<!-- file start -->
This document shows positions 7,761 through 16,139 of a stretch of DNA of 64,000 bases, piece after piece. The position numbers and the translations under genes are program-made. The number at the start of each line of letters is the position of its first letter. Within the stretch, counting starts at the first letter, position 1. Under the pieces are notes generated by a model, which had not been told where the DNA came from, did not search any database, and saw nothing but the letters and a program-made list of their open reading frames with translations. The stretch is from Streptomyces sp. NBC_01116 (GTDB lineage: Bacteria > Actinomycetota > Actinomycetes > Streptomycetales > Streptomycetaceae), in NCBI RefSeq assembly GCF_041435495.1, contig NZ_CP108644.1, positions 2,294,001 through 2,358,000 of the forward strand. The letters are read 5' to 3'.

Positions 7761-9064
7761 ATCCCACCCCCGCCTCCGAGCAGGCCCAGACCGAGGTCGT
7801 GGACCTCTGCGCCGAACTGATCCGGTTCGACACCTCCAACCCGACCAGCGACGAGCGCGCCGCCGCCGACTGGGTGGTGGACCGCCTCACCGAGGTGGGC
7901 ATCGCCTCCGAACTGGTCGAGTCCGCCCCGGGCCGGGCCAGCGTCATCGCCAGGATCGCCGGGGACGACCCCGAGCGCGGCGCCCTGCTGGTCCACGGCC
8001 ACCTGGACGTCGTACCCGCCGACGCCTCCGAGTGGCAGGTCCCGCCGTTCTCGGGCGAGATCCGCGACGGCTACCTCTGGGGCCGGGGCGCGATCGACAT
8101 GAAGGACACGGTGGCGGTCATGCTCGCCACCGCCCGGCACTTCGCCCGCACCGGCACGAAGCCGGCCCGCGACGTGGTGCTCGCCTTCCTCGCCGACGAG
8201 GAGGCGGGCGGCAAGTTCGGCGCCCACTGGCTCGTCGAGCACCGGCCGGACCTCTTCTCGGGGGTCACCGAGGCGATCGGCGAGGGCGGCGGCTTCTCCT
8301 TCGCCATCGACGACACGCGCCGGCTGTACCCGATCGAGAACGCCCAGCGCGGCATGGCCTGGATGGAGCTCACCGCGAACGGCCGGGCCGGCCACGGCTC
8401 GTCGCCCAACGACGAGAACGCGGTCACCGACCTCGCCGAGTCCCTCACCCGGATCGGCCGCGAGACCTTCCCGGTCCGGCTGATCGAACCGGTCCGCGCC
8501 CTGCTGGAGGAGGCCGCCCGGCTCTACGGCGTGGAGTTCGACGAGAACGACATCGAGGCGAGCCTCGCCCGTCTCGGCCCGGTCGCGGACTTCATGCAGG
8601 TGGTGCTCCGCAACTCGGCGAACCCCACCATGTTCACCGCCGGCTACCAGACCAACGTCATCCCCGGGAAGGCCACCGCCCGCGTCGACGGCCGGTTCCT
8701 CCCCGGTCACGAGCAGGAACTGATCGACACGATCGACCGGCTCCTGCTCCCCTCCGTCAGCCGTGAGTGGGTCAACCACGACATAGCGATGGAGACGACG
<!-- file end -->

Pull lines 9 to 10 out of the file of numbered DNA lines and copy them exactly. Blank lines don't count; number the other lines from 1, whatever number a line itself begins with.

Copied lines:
8301 TCGCCATCGACGACACGCGCCGGCTGTACCCGATCGAGAACGCCCAGCGCGGCATGGCCTGGATGGAGCTCACCGCGAACGGCCGGGCCGGCCACGGCTC
8401 GTCGCCCAACGACGAGAACGCGGTCACCGACCTCGCCGAGTCCCTCACCCGGATCGGCCGCGAGACCTTCCCGGTCCGGCTGATCGAACCGGTCCGCGCC